Roman period

The Roman era in the Land of Israel commences with Pompey the Great’s conquest of Syria and the Hasmonean kingdom in 63 BC, extending until 324 AD, marking the onset of the Byzantine era. Archaeologically, the Land of Israel abounds with discoveries, including structures, thoroughfares, and assorted artefacts like coins and glassware, owing to the advent of Roman glassblowing techniques. Stone and metal vessels, predominantly weaponry, alongside bone artefacts and numerous epigraphic findings, such as royal and military inscriptions and scrolls like the Bar Kokhba scrolls from Nahal Hever, contribute to the rich tapestry of this period.

Throughout the Roman epoch, new urban centers emerged, exemplified by Caesarea and Antipatrus, constructed in the distinctive Roman architectural style. Existing settlements underwent renaming and urban revitalization, like Maresha, Scythopolis (Beit Shean), Susia (Hippus), and Sebastia (Samaria). Specific locales attained the designation of a Roman colony, such as Caesarea, Acre, Jerusalem, Samaria, and Tiberias, granting their populace Roman citizenship and tax exemptions.

Politically, the three centuries of the Roman era witness a multitude of political and military dynamics. Following the conquest, the Hasmonean monarchs’ efforts to rebel and restore autonomous governance to Judah proved unsuccessful.

In 37 BC, Emperor Augustus appointed Herod as the ruler of the Jews. Herod, a staunch Roman ally, significantly expanded Judah’s sphere of influence during his reign. Despite lacking popularity among the majority of Judah’s populace, Herod’s rule was marked by a degree of tolerance and respect for religious rituals. He erected opulent residences and palaces, some repurposed as governmental edifices. Structures like Herod’s palace in Caesarea and Agrippa’s palace in Paneas endured as Roman administrative centers long after their builders’ time, alongside numerous other constructions.

Under Herod’s stewardship, innovative Roman techniques were employed in the construction of ports, such as the one in Caesarea, utilizing imported materials like volcanic ash from Naples. Infrastructure development mirrored that of the broader Roman Empire, with the establishment of well-paved roads adorned with milestones, intricate aqueduct systems, and public baths throughout the Land of Israel.

Roman architectural elements, such as temples and recreational venues like amphitheatres for spectacles and hippodromes for chariot races, adorned various locales such as Beit Shean, Caesarea, Sepphoris, and Tiberias, enriching the cultural fabric of the region.

Upon Herod’s passing in 4 BC, the Roman Empire incorporated Judea as a province, appointing commissioners to oversee affairs from Jerusalem. In 41 AD, Emperor Claudius granted Agrippa I, Herod’s grandson, a brief three-year stint as an autonomous ruler until his demise from illness. Subsequently, Judea reverted to provincial status in 44 AD, with Rome appointing commissioners, primarily of Syrian descent, who were viewed as corrupt and antagonistic toward the Jewish populace.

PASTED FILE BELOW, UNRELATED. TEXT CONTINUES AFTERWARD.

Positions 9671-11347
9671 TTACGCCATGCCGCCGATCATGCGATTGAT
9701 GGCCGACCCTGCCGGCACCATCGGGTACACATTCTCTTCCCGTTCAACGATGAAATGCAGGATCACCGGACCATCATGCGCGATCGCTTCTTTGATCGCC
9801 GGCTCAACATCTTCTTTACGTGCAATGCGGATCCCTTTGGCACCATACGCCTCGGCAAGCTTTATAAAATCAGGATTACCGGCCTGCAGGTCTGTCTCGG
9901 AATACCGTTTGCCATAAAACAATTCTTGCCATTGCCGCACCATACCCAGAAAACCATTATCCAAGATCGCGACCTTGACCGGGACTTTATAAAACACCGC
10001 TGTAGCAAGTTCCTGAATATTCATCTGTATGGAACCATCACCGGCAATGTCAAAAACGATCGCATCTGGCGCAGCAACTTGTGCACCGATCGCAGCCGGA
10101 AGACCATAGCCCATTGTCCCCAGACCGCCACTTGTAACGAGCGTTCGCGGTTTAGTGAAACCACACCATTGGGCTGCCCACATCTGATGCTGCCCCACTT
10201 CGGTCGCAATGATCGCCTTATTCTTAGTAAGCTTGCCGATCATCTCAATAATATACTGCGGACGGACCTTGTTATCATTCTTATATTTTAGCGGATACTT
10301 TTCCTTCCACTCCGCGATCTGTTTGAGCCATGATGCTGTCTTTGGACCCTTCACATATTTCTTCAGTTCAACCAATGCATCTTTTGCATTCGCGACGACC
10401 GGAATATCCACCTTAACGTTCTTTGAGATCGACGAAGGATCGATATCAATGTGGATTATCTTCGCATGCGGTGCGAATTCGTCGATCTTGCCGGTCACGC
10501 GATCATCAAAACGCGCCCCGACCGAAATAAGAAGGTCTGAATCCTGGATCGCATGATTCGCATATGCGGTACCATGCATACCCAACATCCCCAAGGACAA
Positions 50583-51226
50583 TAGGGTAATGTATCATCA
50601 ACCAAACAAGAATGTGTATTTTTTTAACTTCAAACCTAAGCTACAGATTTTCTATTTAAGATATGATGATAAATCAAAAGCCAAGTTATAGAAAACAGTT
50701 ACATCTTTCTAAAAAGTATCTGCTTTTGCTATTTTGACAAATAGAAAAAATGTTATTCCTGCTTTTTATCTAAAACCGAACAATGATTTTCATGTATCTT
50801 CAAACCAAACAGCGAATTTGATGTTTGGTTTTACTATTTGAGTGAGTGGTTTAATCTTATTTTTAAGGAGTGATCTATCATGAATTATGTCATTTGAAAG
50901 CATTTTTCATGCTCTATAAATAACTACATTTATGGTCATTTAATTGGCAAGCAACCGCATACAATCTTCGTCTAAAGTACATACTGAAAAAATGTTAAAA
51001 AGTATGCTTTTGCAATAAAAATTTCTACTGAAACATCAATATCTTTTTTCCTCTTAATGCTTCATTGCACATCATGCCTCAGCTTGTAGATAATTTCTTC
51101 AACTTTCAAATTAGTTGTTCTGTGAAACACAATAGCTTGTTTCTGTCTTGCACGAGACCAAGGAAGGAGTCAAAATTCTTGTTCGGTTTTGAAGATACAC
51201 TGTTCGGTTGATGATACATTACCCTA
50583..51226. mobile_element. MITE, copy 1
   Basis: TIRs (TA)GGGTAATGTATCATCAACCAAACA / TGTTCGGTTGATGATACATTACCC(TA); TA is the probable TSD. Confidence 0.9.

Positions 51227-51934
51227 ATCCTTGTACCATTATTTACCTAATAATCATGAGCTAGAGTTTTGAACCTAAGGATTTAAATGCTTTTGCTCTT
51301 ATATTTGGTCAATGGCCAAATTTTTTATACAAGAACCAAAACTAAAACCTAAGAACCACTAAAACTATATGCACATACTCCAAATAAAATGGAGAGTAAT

Tensions culminated in the massive uprising of 70 AD, as the Jewish rebellion against Roman rule engulfed the entire country. Rebels minted their own currency, bearing Jewish motifs, throughout the five-year conflict, a significant archaeological discovery shedding light on the Roman period. Detailed accounts of the rebellion were chronicled by Joseph ben Mattathias, a rebellion leader turned Roman historian under the Flavian dynasty, known as “Josephus Flavius.”

Emperor Vespasian and his son Titus quashed the rebellion, resulting in the destruction of the Jewish Temple and the loss of Judea’s status as a Roman ally. Subsequently, the Tenth Legion established a permanent presence in Jerusalem, imposing heavy taxes (Fiscus Judaicus) on the Jewish population, while engaging in military activities including the construction of fortifications, water systems, and roads.

The ascension of Emperor Hadrian reignited rebellion in 132 AD, led by Shimon bar Kokhba. After nearly four years, the rebellion was suppressed, leading to significant territorial changes and the relocation of Jewish settlements to Galilee.

Despite periods of turmoil, subsequent emperors fostered relatively stable relations. In 324 AD, Emperor Constantine II proclaimed Christianity as the official religion, marking the transition to the Byzantine period in historical research.

In summary, the Land of Israel, as a part of the vast Roman Empire, experienced both the benefits of Roman technological advancements and periods of oppressive governance that inflicted economic and religious hardships on the local populace.

Josephus ben Mattathias (Flavius ​​Josephus). The history of the Jewish war with the Romans. Translated from the Greek original by Ullman, Lisa 2009. Carmel. Jerusalem.

Yavin, S. 556 (1952). War of Bar Kokhba. Jerusalem.

Rappaport, A. 1972 (2011). The Great Revolt – Understanding it in the Light of the Historical Sources. In: Shahar, Y. in collaboration with Mostigman, R. and Oppenheimer A. (editors). In Israel and the Diaspora during the Second Temple Period and the Mishna Period, a memorial book for Aryeh Kasher Tel Aviv: 147-191.